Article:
I’m sure you know the process for buying new yarn. You go to a shop and spend some quality time squishing it. Then you buy that yarn, take it home, squish it some more for luck and plan your project. Then you knit and test a tension square. Right? So you can be sure the resulting garment will fit you properly? So you can tell how the fabric behaves after blocking and wearing and stuff? Right? I certainly do, because I’m all diligent and find the idea of wasting months on a project that isn’t quite right just painful. Besides, you need to squish the fabric too.
Stitch gauge, that’s your own business. No-one can help you with that. Yarn behaviour after use (and abuse) though, there’s something that can be reliably documented on the internet!
Join me now, as I take my recent yarn purchases and pummel the crap out of them.
First up is Rowan Kid Classic, a.k.a. spring-in-a-ball. Not only is it egg-yolk yellow, it’s made from the fleeces of baby sheep and goats. Totally springy! I’ve liked it from afar for a while and eventually bagged a load of it for cheap on t’internets (thank you Black Sheep!).
The label recommends 5 – 5.5mm needles but pfffffffft, this stuff is DK weight if I ever saw it. I have a very specific project in mind for this yarn: the swishy Manu cardigan. My square is therefore on the required 3.75mm needles.
Remember: Garter stitch borders keep your knitting flat and easy to measure!
Before washing, I measured the gauge at 6st/8rws to the inch. After washing and blocking…much the same. It just looked a bit neater, so the above picture is the blocked one. Bonus! That’s the exact gauge I was after for the cardigan! Not all yarns behave that well, I’ve had some yarns get waaaay bigger after washing. I am certainly giving Kid Classic points for predictability.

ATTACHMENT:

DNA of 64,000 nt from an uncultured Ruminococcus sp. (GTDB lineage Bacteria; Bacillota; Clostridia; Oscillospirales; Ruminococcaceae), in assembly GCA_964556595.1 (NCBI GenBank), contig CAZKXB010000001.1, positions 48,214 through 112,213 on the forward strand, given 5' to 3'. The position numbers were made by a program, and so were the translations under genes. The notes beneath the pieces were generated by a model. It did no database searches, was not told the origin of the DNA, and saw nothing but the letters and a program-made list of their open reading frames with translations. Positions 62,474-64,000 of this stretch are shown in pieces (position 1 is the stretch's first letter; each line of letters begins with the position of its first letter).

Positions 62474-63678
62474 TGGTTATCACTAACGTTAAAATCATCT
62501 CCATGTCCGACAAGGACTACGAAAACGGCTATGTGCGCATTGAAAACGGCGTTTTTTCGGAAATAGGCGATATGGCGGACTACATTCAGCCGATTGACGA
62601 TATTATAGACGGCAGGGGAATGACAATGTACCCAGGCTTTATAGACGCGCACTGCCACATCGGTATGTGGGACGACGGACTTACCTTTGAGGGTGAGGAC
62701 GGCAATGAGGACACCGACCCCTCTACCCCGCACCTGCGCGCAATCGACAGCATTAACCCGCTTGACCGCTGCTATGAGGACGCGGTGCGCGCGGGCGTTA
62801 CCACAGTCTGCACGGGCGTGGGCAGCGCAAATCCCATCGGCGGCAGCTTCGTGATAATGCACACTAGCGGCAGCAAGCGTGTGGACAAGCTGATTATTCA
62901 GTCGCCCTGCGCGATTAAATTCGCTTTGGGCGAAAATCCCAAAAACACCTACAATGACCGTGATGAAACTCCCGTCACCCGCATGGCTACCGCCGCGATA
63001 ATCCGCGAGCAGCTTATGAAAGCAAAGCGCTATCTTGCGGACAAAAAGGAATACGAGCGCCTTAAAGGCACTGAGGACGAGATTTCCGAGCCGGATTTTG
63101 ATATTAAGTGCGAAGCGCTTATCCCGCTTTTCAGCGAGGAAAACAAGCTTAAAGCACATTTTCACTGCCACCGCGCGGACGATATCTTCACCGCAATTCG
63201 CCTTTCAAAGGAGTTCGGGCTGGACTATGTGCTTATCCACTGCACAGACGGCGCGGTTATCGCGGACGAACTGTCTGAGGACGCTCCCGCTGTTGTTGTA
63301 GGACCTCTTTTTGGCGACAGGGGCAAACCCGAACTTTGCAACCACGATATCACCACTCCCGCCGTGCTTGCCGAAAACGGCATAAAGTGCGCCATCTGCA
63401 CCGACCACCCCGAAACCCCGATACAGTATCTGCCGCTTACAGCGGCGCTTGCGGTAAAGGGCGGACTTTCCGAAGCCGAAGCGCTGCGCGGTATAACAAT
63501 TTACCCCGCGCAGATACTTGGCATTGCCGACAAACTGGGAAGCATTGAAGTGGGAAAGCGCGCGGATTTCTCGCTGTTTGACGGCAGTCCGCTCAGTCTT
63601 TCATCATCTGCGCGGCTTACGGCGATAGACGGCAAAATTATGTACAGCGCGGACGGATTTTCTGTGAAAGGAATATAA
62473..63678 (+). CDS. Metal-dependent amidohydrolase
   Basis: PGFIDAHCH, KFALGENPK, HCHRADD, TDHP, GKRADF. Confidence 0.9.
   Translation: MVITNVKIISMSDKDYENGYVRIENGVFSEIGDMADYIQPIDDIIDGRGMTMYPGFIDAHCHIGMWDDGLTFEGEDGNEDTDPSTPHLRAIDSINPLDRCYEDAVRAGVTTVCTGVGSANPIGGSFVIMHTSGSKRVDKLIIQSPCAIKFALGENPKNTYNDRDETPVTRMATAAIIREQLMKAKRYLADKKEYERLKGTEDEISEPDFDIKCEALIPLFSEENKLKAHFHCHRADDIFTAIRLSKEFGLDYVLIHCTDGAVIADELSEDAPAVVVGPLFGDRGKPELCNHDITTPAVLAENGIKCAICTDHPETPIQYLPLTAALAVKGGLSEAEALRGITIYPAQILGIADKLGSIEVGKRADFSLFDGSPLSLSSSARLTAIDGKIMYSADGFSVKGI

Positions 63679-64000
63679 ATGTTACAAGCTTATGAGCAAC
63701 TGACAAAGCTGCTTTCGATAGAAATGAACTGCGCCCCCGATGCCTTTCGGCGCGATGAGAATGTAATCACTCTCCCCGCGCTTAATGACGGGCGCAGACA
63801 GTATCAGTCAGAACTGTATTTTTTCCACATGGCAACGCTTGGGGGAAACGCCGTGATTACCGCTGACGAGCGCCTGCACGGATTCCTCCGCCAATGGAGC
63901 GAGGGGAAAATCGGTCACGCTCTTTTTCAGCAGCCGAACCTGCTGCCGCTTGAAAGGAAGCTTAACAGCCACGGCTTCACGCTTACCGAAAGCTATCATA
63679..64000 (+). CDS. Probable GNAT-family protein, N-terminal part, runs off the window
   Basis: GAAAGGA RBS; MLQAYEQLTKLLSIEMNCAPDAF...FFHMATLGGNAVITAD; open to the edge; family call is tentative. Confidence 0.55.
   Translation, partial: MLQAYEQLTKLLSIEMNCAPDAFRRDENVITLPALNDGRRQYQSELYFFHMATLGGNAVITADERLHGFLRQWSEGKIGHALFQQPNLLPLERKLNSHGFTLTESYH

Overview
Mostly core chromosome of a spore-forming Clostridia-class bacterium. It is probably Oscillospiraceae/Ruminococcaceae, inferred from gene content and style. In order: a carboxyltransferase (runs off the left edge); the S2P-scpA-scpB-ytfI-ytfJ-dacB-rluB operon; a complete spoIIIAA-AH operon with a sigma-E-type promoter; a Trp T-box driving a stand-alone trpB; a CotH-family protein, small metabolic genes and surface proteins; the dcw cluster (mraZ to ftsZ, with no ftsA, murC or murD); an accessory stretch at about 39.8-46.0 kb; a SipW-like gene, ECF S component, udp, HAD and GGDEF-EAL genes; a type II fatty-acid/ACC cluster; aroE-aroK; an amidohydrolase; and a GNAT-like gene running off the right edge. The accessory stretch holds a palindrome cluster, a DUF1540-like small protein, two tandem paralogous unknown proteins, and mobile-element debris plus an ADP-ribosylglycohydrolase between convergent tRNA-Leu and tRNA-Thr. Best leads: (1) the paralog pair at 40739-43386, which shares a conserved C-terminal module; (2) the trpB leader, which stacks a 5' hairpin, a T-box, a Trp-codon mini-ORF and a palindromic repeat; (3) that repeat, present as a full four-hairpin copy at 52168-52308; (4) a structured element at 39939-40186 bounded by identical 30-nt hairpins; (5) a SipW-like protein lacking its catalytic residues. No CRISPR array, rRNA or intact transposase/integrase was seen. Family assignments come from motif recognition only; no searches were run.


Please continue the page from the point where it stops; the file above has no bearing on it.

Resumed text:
Kid Classic is a fuzzy yarn and I wish to see what that fuzz is going to do after I’ve worn it umpteen times like I’m totally gonna (seriously look at this magnificent cardigan). Let’s check out the fuzz after one wash and also, check out the macro function on my camera…
That would be all the kid mohair giving it that halo. It’s not at all itchy against my skin, which is another plus. The fabric feels nice and drapey but it’s still thick. This cardigan is going to be very warm. Looks so neat too…welp, time to give it hell. FOR SCIENCE.
First we conduct a basic stretch test. I hang up the swatch, then I hang three full balls of Kid Classic from it overnight. This is to simulate the weight of the final garment on any given area of knitting. The bulldog clip adds weight too, but that’s cool because I intend to fill the cardigan pockets with trinkets anyhow.
The result? All that stretching barely affected the square. It was something like 7.75 rows per inch instead of 8 and after a quick shake, it snapped back to 8 again. It’s good to know my cardigan can hold many, many trinkets and spare change without consequence.
Test number 2: Tougher still. Stick it in the washing machine spin cycle with some heavier items. If that’s not a good homebrew wear simulator, I don’t know what is…
Result: Again! The swatch comes out unchanged! Sure it’s a little fluffier, but not in a way I can capture on camera. More importantly, that fluff appears to be entirely mohair and as such is not gathering into lumpy pills.
MY 100% SCIENTIFIC CONCLUSION: The softness of lambswool with the resilience of mohair? Rowan, you have earnt that reputation! This is an amazingly well behaved, soft, fuzzy yarn. I give it both thumbs up and am casting on immediately. Hooray!